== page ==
By Pete | My Husband’s Corner
This is one of our favorite RV tips and hacks for do it yourself campers!
Don’t know how to keep RV awnings from flapping?
Use my DIY RV awning tie down hack!
Genius RV Awning Tie Down Hack How To DIY VIDEO
The best camping gear is not necessarily manufactured in a factory, it can come out of your own toolbox!
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We hate the noise made by a retractable RV awning when it’s flapping in the wind!
When we bought our latest RV, we were on our first trip when we realized our old RV awning tiedown strap was not long enough for our new power awning!
So, it is a good thing we practice what we preach … one of our RV camping tips for beginners is to bring tools and spare parts!
I had to figure out how to tie down an awning with the supplies I had in my tool box!
Turns out … this DIY hack works better than our old traditional awning strap kit!
I created this VIDEO to show you how to tie down your RV patio awning with my DIY hack!
You’ll need these 5 simple supplies to do this DIY RV awning tiedown hack.
You can get any one or all 5 of these RV Awning Tie Down Hack Supplies right here!
Note: You must “select” the LARGE camrings because the small rings don’t have the notch needed to secure the rope.
8 Steps: How To Tie Down Your RV Awning
Use these same steps whether you have a manual awning or electric one.
Hammer the Stake into the ground directly under the outside corner of your RV awning arms … just like I did in my video.
Tighten the tension of the awning rafter arm.
Hang the Bungee over the corner of the awning structure … just like I did in the picture below.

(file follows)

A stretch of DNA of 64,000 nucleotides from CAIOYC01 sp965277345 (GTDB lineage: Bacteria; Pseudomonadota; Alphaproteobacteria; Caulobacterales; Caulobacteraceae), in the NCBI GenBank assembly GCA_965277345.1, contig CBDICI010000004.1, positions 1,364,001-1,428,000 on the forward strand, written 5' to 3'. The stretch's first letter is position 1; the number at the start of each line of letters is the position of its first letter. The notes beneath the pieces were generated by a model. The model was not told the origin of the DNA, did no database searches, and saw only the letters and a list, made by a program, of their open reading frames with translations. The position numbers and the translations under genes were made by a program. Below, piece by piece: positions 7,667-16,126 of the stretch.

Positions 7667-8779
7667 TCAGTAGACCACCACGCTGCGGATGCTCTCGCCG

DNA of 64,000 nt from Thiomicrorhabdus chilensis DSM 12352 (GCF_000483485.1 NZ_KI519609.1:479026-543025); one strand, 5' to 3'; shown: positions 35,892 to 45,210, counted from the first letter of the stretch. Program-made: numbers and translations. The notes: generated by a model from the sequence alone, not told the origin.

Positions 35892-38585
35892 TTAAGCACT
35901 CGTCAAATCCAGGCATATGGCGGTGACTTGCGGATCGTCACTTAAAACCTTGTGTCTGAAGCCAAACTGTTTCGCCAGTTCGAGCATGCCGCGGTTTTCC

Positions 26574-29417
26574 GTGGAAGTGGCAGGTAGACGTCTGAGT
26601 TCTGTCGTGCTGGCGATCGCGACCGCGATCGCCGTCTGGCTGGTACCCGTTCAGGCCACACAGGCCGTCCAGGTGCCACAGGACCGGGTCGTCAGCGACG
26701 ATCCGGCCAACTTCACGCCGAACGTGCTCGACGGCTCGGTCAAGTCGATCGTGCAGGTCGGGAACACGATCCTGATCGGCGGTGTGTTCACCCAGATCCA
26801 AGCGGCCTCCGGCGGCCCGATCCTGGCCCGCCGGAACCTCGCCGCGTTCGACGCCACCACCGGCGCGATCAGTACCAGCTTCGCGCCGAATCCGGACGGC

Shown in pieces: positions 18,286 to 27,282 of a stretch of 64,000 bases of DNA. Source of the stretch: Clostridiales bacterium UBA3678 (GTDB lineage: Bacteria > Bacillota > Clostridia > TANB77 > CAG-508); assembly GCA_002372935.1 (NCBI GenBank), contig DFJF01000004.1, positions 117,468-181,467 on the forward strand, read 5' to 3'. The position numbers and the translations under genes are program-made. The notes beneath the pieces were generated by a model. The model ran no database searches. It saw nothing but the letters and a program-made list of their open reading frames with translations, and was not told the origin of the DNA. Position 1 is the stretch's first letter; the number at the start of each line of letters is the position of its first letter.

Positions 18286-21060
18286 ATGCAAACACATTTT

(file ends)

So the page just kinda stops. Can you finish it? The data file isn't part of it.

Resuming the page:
Cut the 1/8-Inch Nylon Rope to the appropriate size (our awning required about 10 feet).
Then tie one end of the rope to the carabiner clip.
Now take the other end of the rope and run it through the two holes in the LARGE camring and then tie a knot at the end.
NOTE: If you tie the knot in the end of the rope before you string it through the LARGE camring, you won’t get it through the camring holes.
Follow the sequence as I describe it here to avoid frustration. *fistbump*
Hang the Carabiner Clip from the bungee hooks and just let the rope hang down toward the stake.
Run the knotted end of the rope through the stake.
NOTE: The knot (you did this in step 4) eventually holds the rope in place in the camring notch … just like you see in the step 7 picture.
Run the rope through the notch in the LARGE CamRing Tent Cord Tensioner.
Check out our photo below for a close-up view.
You’ll also find a diagram on the product package.
IMPORTANT: Make sure you “select” the LARGE CamRing size because the small size does not have the notch needed to secure the rope for this project!
With a slight amount of pressure, pull down on the carabiner clip to tighten bungee while adjusting the LARGE camring (up or down) to remove slack from the cord.
Repeat steps on the other end of the awning.
BAM … You’re Done!
Now that your RV awning tie down project is complete, you have it protected from the wind while you are camping in the rain or sunshine!
You won’t have to listen to that annoying noise that can drive a sane man crazy!
That is how to keep your RV awning from flapping in the wind AND avoid marriage counseling at the same time!
Ha! Now kick back and camp!
P.S. This hack works on tent canopy awnings too!
Print This How To Keep RV Awning From Flapping With DIY RV Awning Tie Down Hack
- 2 Stakes
- 1/8-Inch Nylon Rope, approximately 10 feet